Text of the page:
Hannah taking over writing as Kyle is sleeping… didn’t get a wink of shut eye on our 10hr bus journey last night.

We also managed to treat ourselves to the #2 restaurant in Southern Peru (according to Trip Advisor) Zig Zag. Although the recommended dish is the 3 different meats, we just couldn’t resist the steak fondue with all the trimmings. Kyle, in particular, was in heaven! When the waitress asked if we wanted another plate of meat (we had already had 1 plate each), ‘inclusivo?’ Kyle asked, ‘si’ – he couldn’t believe his luck! His grin was enormous. You can imagine how full we were…Kyle had a ‘fast day’ the next day!

Mid week we took a free walking tour (guides are student practising English and work for tips). It started down the road from our hostel. We walked through the old town, tried traditional Andean bread, visited an Alpaca workshop and saw some pretty sweet Alpacas and Llamas. Learnt about the Vicuñas, which have the finest material in the world. If you kill one by accident or on purpose you immediately receive 15 years in a Peruvian jail! To buy a 2x2ft blanket would cost you S/6000 (£1500) in Peru, imagine what it would cost in the UK!

We finished our tour here:

Last Saturday morning, we managed to push our Spanish class back an hour as we went out the night before. One bar that was pretty memorable was ‘Las Monjas’ – the nun bar! It was religious themed; waitresses dressed up as nuns with very short skirts offering us the ‘Holy Book of Drinks’! Very bizarre, especially as it is situated right next to the Santa Catalina monastery (which is still a running convent today!) There was a great rock band playing there; the guitarist was particularly good. Perfect rifts to classic songs like Guns and Roses – Sweet child of mine!

Our last afternoon in Arequipa was spent visiting the suberb of Yanahuara where we had stunning views of the city and El Misti volcano. There is a church in the small plaza and because it was Saturday, it was ‘one in - one out’ with weddings!!

We then strolled to a lovely garden restaurant to sample some typical Arequipena food. Kyle had Rocoto Relleno; stuffed pepper with meat, cheese and potatoes and I had a stuffed avocado with chicken and veg. Very tasty.

And again, there was a wedding reception happening so it was fun to people watch and listen to the loud cheesy Peruvian pop songs – a few of which we are very familiar with already! Catchy!

Some more pictures…
- Santa Teresa Monastery

- The Plaza by night

Colca Canyon/ Canyon de Colca
On Sunday we woke at 2.30am to be picked up at 3 by bus to be driven to the Colca Canyon – one of the world’s deepest canyons- 3191m! We were to do a 3 day trek. We were certainly a little nervous as we are complete novices when it comes to trekking and for those of you that know both of our extensive injury histories – this was perhaps a little risky for us! Nevertheless we went for it!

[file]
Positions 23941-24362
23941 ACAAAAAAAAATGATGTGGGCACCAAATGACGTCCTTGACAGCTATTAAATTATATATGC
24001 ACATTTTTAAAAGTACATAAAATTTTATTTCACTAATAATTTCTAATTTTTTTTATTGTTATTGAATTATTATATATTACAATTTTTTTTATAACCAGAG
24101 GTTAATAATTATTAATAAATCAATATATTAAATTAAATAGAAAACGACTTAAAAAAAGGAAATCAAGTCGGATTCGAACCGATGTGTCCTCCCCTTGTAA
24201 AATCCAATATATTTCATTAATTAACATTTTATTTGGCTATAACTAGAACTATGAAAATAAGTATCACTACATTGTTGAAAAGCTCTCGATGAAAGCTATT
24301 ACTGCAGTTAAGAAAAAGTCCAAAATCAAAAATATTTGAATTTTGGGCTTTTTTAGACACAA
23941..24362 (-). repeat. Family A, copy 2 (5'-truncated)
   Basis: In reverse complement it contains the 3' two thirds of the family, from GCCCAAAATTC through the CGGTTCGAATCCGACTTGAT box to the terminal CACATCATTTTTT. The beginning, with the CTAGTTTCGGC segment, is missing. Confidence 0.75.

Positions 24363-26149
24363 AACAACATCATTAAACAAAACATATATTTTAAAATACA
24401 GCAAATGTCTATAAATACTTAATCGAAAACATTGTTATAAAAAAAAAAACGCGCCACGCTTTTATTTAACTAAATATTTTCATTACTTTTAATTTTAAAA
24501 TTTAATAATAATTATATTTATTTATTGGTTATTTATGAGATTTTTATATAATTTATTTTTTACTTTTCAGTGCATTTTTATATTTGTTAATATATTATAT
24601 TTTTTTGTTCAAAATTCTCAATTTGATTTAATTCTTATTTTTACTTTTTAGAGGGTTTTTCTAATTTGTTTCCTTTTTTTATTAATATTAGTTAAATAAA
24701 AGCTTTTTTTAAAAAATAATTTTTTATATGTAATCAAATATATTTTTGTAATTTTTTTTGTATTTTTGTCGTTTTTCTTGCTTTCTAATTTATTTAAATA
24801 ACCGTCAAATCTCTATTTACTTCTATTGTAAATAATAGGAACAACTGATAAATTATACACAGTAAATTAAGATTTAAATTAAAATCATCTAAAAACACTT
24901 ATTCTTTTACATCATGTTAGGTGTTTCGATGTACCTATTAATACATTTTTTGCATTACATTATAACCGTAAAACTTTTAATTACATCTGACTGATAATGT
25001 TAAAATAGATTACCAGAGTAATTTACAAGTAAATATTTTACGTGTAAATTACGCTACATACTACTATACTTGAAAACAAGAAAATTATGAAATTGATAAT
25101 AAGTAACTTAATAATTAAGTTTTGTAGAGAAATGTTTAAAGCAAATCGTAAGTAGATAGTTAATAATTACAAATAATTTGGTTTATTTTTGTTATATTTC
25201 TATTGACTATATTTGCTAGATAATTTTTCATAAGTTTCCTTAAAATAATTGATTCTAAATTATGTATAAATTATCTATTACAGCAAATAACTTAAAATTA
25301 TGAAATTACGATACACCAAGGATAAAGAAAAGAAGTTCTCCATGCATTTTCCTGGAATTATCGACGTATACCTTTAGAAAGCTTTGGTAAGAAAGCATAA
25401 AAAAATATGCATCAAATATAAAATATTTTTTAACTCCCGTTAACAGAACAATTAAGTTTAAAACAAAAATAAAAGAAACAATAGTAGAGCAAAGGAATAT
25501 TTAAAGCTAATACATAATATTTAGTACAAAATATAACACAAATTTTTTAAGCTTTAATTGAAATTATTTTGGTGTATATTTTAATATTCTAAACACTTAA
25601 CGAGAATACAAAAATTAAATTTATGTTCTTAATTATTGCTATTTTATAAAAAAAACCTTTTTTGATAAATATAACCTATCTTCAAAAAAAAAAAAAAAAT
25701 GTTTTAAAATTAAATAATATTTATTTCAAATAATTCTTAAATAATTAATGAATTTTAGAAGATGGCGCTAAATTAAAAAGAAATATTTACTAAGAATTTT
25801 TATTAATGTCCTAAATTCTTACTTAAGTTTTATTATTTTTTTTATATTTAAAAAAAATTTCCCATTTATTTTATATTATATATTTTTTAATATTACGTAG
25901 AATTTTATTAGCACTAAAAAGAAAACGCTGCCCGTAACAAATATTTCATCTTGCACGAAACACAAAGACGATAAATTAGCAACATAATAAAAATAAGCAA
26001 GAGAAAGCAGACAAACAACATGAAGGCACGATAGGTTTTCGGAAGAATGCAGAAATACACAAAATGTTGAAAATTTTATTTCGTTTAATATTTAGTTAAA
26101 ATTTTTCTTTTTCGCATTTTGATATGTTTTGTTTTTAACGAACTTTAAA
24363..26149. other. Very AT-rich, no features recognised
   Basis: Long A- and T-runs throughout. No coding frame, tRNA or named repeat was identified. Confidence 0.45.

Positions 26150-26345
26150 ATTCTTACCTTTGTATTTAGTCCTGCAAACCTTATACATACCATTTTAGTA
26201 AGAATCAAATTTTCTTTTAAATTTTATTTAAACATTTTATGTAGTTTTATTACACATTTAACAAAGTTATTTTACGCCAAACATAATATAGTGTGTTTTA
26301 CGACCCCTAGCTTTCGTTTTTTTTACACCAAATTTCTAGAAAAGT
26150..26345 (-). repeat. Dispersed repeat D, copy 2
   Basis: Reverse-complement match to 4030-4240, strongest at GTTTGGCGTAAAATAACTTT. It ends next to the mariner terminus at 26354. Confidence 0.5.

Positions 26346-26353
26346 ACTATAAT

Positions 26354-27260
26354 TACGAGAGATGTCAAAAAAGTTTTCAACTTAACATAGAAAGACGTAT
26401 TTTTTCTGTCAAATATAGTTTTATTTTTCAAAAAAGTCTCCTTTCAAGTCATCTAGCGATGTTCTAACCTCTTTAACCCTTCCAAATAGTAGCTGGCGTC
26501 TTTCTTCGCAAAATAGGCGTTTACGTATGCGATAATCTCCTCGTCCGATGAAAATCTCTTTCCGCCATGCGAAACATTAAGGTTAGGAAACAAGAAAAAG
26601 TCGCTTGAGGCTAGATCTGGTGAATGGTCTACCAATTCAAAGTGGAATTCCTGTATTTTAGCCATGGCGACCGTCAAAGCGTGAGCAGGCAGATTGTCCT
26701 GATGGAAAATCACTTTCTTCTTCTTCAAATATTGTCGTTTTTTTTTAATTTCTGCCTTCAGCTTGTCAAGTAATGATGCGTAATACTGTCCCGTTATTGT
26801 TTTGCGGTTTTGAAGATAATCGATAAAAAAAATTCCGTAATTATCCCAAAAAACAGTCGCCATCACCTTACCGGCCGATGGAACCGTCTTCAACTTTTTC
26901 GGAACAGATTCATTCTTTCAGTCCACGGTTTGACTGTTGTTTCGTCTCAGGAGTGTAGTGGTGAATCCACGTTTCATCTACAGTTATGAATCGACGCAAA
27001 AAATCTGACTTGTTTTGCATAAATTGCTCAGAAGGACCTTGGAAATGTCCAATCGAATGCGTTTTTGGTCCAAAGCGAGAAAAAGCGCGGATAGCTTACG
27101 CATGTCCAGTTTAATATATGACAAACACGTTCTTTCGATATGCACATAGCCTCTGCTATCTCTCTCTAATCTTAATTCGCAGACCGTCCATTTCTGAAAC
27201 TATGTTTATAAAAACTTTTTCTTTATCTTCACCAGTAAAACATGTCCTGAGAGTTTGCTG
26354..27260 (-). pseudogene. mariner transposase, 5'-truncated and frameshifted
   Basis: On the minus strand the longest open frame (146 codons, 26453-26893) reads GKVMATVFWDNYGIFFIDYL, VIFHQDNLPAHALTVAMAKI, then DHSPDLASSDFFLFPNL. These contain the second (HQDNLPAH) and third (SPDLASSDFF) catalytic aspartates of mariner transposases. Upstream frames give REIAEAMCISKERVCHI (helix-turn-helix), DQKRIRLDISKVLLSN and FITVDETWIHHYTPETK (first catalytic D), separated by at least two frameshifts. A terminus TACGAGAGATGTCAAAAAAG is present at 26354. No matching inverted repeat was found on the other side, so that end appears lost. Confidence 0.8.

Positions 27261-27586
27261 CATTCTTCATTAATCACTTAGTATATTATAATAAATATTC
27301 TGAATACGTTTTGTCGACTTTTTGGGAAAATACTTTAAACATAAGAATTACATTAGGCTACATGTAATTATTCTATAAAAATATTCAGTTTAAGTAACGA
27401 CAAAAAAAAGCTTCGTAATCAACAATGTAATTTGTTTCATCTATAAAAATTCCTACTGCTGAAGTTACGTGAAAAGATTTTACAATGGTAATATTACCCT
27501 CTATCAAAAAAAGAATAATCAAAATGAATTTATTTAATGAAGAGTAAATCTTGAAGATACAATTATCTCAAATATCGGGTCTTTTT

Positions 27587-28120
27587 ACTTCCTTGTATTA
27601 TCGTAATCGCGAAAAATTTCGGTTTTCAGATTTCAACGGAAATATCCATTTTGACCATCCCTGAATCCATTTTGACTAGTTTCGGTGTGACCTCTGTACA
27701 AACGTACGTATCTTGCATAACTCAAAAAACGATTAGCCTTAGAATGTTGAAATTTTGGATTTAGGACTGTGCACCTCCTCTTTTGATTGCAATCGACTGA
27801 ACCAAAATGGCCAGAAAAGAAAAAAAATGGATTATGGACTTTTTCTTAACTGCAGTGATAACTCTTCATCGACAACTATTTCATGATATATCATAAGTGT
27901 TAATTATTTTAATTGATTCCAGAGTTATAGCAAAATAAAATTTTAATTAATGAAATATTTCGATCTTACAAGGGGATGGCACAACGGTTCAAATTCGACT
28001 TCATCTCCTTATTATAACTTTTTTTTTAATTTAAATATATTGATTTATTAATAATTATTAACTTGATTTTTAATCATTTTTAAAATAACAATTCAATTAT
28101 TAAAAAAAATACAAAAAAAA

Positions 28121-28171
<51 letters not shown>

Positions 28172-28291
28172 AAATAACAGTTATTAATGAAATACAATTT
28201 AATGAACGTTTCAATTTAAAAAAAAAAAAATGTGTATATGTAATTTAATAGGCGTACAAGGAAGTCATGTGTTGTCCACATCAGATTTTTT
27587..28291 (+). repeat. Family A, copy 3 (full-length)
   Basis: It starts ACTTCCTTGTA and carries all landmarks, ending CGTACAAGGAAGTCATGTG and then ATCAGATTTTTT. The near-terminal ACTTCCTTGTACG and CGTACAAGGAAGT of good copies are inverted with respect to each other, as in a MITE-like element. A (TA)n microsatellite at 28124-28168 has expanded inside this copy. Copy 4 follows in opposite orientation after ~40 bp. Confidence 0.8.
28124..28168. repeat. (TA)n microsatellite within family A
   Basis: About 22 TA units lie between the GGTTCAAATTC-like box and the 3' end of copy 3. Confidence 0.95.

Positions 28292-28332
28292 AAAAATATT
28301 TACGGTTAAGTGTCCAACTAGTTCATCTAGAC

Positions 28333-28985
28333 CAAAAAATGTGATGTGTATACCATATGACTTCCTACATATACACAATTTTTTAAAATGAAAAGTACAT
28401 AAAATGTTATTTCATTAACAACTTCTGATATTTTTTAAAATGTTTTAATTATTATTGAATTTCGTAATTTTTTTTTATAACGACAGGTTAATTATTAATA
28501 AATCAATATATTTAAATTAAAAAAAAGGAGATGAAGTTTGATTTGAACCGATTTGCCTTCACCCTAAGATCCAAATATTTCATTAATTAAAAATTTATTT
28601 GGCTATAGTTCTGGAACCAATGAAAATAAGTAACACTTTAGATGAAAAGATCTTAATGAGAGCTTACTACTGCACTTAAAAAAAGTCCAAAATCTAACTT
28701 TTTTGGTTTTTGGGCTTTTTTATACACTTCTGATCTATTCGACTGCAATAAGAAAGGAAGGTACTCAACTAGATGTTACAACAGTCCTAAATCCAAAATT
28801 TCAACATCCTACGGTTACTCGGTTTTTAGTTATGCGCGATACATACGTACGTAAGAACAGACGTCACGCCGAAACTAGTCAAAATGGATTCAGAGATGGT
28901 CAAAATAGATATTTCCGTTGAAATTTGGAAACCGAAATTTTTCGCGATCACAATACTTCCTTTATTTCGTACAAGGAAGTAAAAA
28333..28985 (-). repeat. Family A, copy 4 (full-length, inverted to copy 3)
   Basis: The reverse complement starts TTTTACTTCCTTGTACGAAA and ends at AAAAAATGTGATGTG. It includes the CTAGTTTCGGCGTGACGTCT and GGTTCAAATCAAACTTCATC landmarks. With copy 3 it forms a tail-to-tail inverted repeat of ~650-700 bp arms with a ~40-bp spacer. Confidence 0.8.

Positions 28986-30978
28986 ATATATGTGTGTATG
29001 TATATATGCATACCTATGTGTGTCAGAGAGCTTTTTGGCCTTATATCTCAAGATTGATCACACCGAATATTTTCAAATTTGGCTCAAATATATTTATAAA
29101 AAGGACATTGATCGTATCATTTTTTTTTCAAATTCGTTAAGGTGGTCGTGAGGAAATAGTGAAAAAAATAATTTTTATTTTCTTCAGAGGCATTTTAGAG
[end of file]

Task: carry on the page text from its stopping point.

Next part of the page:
It was about a 3 and a half hour journey to Chivay (the provincial capital at the head of the canyon). Here we paid the unexpectedly high price of the tourist ticket (s/70 each - £15) – a little worrying as that used up quite a bit of our cash straight away. We then stopped off in a pretty square where the local girls and woman were dancing their local dance in a circle around the central fountain.

Surrounding them were vendors selling lovely alpaca goods – me in heaven – finding it very hard to not buy lots; with such cheap prices I have to remind myself that it’s more about space in our bags than money… There were also ladies with massive eagles for photos.

Then on a little further for breakfast. The first place we had visited where Coca leaves were offered alongside the other teas and coffee. Kyle got stuck in! The leaves are supposed be help with altitude sickness and digestion.

After breakfast we trucked on further (still on the bumpy bus) to Cruz del Condor – a stunning viewpoint – unfortunately very touristy where Andean condors can be seen – alas none spotted here.

We started our trek at Cabanaconde around 10am. There were 11 of us in the group plus Luce, our guide who is originally from the little village we had breakfast at. We had a Dutch couple, an old Arequipean couple, 2 girls from Canada, 2 German guys and a German girl travelling on her own. It was ALL downhill from the top to the bottom of the canyon… ‘Easy’? I hear you say?! Downhill is actually really quite tough! Not on the lungs but on the legs and especially the knees! The older couple really struggled with this.
 A long way down!!!!

Once finally at the bottom, we had a little rest and dipped our feet in the river before heading on.

A beast of a hill was waiting next where another member of our group got affected- the terrain and the hot sun was quite a test. It then flattened out through some lush greenery on the way to our evening accommodation in San Juan de Chuccho.